It can also be helpful to include comparisons to known antibodies, i.e., those which are already on the market or described in the literature. For instance, if an antibody is defined only by function, then an Examiner will want to be sure that this function is not inherently shared by other known antibodies, and the burden of proof is on the applicant to demonstrate this. If you are asserting an improvement over known antibodies, then the Examiner may want to see comparative data demonstrating this improvement.
Of course, it is not always possible to include comparative data in the original application. Indeed, it is often possible to provide it later, e.g., in response to in objection from the Examiner. However, where comparative data is included in the application, it can help to secure a positive reaction at an early stage. Also, if it turns out (for instance) that the supposedly novel function is in fact shared by a known antibody, then this can help to shape the way that the invention is defined and maximize the chance of being able to obtain a suitable scope of protection.
5. Check your sequences!
While the novel sequence of an antibody may not be sufficient for patentability in Europe, an accurate description of sequence is almost always necessary. Also, it is usually desirable to include a claim which is specific to a commercial product or favourite antibody, and even narrowly defined claims of this type can be highly valuable for protecting against generics competition.
It is therefore of vital importance that preferred antibodies are described accurately and completely. If there are errors in a sequence, then it is extremely unlikely that you will be able to correct these later.
6. “All 6 CDRs” – not the whole story
There is a widespread perception that antibody claims in Europe must recite all 6 CDRs or even both complete variable domains in order to be allowable. Indeed, some Examiners do try to push applicants down this route. However, that is far from the whole story, even when a purely functional definition of the antibody is not appropriate.
If it is possible to carry out mutational analysis before filing, this can allow for wild-carding of residues within CDRs or for specifying only the CDRs that are crucial for binding.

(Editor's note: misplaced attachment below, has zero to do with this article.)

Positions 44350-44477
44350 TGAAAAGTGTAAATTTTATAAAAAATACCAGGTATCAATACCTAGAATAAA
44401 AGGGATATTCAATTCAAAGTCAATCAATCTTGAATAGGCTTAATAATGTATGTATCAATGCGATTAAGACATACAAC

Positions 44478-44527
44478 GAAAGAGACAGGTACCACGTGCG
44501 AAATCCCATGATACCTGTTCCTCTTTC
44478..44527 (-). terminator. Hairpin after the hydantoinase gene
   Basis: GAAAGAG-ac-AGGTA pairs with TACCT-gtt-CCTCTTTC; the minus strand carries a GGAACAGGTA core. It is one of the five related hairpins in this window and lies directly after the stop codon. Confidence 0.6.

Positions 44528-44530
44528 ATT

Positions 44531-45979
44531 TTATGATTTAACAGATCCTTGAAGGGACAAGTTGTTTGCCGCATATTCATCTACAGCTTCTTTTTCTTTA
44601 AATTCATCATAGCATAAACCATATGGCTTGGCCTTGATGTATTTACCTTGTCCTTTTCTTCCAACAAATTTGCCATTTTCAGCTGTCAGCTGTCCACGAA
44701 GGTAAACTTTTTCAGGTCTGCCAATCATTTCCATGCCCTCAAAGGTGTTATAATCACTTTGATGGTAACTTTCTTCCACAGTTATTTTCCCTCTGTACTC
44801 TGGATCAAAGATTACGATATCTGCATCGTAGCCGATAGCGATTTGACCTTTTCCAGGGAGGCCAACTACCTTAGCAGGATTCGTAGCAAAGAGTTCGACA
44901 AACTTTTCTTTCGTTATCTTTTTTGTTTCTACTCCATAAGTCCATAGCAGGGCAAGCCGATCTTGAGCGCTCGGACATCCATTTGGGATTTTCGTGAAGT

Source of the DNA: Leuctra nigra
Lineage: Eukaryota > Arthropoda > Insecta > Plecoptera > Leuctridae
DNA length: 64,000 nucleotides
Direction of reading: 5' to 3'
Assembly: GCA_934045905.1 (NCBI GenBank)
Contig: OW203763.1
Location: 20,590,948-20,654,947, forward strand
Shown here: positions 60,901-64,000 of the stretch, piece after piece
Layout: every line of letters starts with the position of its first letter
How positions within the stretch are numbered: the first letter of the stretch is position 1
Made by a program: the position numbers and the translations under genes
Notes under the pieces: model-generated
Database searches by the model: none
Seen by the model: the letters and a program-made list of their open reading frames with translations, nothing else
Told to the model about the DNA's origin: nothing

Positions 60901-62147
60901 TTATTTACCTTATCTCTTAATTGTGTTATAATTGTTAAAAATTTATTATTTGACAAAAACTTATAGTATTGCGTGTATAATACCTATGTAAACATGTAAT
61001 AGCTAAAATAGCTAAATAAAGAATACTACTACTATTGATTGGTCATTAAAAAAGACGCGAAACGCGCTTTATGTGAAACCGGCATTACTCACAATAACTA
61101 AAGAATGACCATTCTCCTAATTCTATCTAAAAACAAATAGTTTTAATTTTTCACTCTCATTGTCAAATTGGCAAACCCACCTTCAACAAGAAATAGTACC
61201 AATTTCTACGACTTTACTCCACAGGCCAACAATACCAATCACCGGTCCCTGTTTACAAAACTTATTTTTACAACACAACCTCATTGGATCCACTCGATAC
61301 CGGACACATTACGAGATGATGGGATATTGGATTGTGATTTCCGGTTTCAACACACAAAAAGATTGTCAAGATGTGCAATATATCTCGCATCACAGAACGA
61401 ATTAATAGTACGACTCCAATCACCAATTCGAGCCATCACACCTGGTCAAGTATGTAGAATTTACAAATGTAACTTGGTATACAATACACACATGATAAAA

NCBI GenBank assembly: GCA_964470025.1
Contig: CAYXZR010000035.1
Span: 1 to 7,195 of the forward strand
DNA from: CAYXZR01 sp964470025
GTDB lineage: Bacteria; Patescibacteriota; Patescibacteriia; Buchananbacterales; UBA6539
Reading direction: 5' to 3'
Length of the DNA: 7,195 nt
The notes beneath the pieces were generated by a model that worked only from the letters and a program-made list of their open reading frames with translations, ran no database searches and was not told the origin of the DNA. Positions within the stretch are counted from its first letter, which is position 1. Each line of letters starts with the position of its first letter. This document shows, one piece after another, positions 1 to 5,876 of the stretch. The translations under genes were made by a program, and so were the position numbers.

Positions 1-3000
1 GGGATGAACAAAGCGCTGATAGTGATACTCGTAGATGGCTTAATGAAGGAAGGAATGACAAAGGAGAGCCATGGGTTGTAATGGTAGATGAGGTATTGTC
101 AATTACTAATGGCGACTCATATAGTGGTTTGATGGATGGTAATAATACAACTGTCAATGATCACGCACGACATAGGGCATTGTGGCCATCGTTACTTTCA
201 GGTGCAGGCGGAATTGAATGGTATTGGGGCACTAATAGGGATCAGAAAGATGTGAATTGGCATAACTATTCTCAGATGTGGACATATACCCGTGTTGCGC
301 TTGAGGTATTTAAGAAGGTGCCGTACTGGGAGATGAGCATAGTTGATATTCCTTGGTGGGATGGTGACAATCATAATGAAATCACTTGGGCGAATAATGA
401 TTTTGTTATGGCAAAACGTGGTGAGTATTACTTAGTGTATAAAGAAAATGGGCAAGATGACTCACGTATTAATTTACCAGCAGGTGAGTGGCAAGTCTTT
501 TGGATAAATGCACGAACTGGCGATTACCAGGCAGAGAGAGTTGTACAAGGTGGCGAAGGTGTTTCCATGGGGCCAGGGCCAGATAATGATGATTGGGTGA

Even if such data is not available at the time of filing, allowable claims can often be obtained by combining a structural definition that permits some sequence variation and a functional limitation that reflects the inventive properties of the exemplified antibody. In this case, it will be important that the application is carefully drafted to permit these features to be combined.
7. Time your filing carefully
It is a common strategy to file patent applications at each stage of a development pathway. However, it is important to bear in mind that each patent application that is published becomes part of the background against which the inventive step of a later application is assessed. Therefore, filing a series of applications can break a development down into a series of small steps, rather than presenting the final result as a “giant leap”. The risks associated with this strategy are increasing, as Examiners consider more of the individual steps to be routine.
Of course, if there is pressure to publish results in journals or at conferences, or if a competitor is highly active, then it may not be possible to defer patent filing until a late stage of development. However, in other cases, the best chance of getting strong protection for a commercial product may come from waiting until the optimization is complete before filing. This can allow for the sequence of the commercial antibody to gain strong protection, while at the same time allowing for a good breadth of claim.
As always, we recommend seeking early advice from a patent attorney, in order to determine the best strategy for your particular circumstances.
About the authors
This blog was co-authored by Rebecca Tollervey and Chris Denison.
Chris does life sciences patent work and is renowned for his expertise in the pharmaceutical sector. He handled the prosecution and opposition defence for most of the European patent portfolio and provided litigation support for two of the top-ten bestselling biopharmaceuticals. Chris also has an interest in the biotechnology, food & beverage, Medtech and oil & gas sectors.